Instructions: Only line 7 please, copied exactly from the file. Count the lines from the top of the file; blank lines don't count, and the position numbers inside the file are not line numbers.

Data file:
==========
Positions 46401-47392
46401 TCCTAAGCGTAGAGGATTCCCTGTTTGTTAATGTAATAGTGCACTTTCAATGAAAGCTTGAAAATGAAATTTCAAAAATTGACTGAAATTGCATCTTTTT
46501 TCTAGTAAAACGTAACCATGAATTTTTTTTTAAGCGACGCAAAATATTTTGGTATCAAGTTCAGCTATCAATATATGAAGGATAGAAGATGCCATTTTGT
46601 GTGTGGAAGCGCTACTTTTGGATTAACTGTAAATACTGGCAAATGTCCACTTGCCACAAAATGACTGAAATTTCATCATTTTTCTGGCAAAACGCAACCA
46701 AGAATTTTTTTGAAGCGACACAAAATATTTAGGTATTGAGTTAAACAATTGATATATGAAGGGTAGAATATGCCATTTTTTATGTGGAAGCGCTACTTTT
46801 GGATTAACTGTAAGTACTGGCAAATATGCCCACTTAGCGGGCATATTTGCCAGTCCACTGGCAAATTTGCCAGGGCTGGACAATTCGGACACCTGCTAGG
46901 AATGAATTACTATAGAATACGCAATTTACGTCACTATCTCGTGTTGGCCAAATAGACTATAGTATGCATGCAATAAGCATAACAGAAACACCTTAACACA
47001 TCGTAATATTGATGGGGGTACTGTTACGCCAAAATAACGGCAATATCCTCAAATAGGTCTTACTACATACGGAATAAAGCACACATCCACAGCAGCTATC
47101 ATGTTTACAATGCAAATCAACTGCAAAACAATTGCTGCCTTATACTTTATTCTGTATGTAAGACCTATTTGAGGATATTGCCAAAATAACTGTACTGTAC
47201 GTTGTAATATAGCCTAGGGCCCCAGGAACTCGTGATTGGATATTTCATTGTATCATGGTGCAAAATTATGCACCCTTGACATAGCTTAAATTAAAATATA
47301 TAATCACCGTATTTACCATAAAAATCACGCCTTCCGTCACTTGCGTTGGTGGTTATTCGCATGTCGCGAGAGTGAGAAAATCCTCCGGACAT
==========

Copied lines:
46901 AATGAATTACTATAGAATACGCAATTTACGTCACTATCTCGTGTTGGCCAAATAGACTATAGTATGCATGCAATAAGCATAACAGAAACACCTTAACACA